syndrome”) are common (may occur in more
than 1 out of 100 patient and less than 1 out
of 10)
• any kind of serious rash, as this can be related
to serious life-threatening skin diseases
(Stevens-Johnson syndrome and Toxic
Epidermal Necrolysis), although these are very
rare (may occur in less than 10,000 patients).
Common side effects (may occur in more than
1 out of 100 patients and less than 1 out of 10):
• fall in blood pressure
• kidney problems which may be detected
primarily by blood tests
• redness of upper body and face.
Rare side effects (may occur in more than 1 out
of 10,000 and less than 1 out of 1000 patients):
• increase or decrease in some of the white cells
in the blood, decrease in platelets (blood cells
responsible for blood clotting). The fall in the
white blood cells is normalized when the
treatment is stopped
• ringing in the ears, dizziness
• nausea (feeling sick)
• inflammation of the kidneys and kidney failure
• pain in the chest and back muscles
• drug fever, chills.
• stridor, shortness of breath.
Very rare side effects (may occur in less than 1
out of 10,000 patients):
• blood vessel inflammation
• temporary or permanent loss of hearing
• inflammation of the bowel which causes
abdominal pain and diarrhea, which may
contain blood.
• cardiac arrest.
Not known (frequency cannot be estimated
from available data):
• skin condition with blistering.
• drug rash with cosinophilia and systemic symptoms
(DRESS syndrome).
Contact your doctor or nurse if it is ringing in your
ears as this could be the onset of deafness.
If any of the side effects are troublesome or you
experience side effects that are not mentioned above,
tell your doctor.

You can also report side effects directly via the national
reporting system Yellow Card Scheme at :
www.mhra.gov.uk/yellowcard. By reporting side
effects you can help provide more information on the
safety of this medicine.
5. HOW TO STORE VANCOMYCIN CAPSULES
Keep out of the sight and reach of children.
Store the Vancomycin capsules at room temperature
(15°C to 25°C), protected from moisture.
Do not take any of the capsules after the expiry date
which is printed on the pack. The expiry date refers
to the last day of that month.
Medicines should not be disposed of via waste
water or household waste. Ask your pharmacist how
to dispose of medicines no longer required. These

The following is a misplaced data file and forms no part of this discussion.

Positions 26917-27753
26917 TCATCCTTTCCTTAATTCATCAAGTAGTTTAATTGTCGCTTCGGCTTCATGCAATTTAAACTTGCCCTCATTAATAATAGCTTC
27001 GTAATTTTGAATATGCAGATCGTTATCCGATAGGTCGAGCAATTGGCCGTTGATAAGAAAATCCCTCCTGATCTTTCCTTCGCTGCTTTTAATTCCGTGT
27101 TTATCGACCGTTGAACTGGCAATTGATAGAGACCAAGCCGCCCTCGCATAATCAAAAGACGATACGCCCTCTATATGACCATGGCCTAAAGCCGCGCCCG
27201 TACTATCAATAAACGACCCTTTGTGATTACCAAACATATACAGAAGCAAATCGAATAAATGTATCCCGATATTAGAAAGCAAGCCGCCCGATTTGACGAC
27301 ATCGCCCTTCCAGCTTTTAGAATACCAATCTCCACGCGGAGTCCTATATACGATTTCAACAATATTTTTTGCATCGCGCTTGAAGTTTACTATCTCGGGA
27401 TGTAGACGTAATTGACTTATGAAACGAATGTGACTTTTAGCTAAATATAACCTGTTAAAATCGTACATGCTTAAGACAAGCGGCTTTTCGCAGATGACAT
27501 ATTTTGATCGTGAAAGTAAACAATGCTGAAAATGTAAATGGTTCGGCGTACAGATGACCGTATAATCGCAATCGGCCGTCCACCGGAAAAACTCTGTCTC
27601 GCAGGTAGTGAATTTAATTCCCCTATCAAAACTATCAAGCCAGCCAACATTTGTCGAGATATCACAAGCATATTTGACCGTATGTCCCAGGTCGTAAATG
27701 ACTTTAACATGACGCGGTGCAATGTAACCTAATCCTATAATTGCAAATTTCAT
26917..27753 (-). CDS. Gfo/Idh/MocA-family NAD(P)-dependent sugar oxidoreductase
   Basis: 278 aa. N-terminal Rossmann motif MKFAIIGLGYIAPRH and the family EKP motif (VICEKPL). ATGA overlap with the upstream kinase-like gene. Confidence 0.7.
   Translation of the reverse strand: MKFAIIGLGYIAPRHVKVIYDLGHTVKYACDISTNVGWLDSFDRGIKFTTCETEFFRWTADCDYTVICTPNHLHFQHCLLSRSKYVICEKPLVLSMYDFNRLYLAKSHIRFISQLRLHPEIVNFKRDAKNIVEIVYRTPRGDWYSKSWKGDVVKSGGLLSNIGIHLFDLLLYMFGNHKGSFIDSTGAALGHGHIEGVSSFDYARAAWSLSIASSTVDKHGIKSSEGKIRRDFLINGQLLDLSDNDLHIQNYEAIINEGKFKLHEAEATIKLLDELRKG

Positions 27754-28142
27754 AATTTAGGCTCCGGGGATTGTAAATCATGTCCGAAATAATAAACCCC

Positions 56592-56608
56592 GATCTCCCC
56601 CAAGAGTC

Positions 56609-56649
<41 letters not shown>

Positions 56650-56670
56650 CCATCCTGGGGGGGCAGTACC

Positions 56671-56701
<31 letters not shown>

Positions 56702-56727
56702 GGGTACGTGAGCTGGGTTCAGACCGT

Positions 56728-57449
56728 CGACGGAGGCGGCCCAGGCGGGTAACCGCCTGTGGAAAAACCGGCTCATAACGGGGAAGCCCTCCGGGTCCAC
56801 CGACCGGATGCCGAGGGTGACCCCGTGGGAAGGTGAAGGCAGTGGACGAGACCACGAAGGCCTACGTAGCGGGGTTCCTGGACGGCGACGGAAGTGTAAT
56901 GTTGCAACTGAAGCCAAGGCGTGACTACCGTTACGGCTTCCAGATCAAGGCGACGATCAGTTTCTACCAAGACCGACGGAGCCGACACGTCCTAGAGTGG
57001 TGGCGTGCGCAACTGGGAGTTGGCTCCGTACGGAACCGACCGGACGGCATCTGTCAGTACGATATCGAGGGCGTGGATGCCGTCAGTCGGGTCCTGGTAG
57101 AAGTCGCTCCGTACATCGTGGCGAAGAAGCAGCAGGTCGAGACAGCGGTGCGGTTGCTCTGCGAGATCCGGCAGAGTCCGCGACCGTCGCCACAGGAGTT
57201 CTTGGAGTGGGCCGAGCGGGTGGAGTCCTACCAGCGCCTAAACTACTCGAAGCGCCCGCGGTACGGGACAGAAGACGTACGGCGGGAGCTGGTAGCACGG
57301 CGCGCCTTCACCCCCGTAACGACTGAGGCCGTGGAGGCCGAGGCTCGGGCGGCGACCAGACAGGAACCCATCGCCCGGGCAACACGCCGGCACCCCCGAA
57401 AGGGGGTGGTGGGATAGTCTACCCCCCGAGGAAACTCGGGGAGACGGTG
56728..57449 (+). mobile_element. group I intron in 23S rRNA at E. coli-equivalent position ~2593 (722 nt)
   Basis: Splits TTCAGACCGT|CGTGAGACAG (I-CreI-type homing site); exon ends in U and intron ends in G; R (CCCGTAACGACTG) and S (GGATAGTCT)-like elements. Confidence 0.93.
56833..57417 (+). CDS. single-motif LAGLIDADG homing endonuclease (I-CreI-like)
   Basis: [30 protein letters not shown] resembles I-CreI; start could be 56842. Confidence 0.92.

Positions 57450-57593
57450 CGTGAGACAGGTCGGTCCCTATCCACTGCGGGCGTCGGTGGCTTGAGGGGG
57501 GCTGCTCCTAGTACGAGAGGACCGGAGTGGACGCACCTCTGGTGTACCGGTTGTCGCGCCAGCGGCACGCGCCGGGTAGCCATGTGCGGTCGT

measures will help to protect the environment.
6. FURTHER INFORMATION
Vancomycin capsules are available in two strengths
containing 125 mg and 250 mg of the active
ingredient, vancomycin hydrochloride.
The other ingredients are polyethylene glycol 6000,
gelatin, black and yellow iron oxide (E172), and
titanium dioxide (E171).
The 250 mg capsules also contain indigo carmine
(E132).
The printing ink for the 125 mg capsules contains:
shellac, propylene glycol, concentrated ammonia
solution, potassium hydroxide, black iron oxide
(E172).
The printing ink for the 250 mg capsules contains:
shellac, propylene glycol, sodium hydroxide,
povidone, titanium dioxide (E171).
What Vancomycin capsules look like and
contents of the pack:
The 125 mg capsules are half light grey and half
grey. “Vanco 125 mg” is printed on the capsules.
They are available in packs containing 28 capsules.
The 250 mg capsules are half turquoise and half
green. "Vanco 250 mg" is printed on the capsules.
They are available in packs containing 28 capsules.
Marketing Authorisation Holder and
Manufacturer
Xellia Pharmaceuticals ApS
Dalslandsgade 11
2300 Copenhagen S
Denmark
This leaflet was last approved in October 2015.
AIPILUK V07
Version 01

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Source: Medicines and Healthcare Products Regulatory Agency

Disclaimer: Every effort has been made to ensure that the information provided here is accurate, up-to-date and complete, but no guarantee is made to that effect. Drug information contained herein may be time sensitive. This information has been compiled for use by healthcare practitioners and consumers in the United States. The absence of a warning for a given drug or combination thereof in no way should be construed to indicate that the drug or combination is safe, effective or appropriate for any given patient. If you have questions about the substances you are taking, check with your doctor, nurse or pharmacist.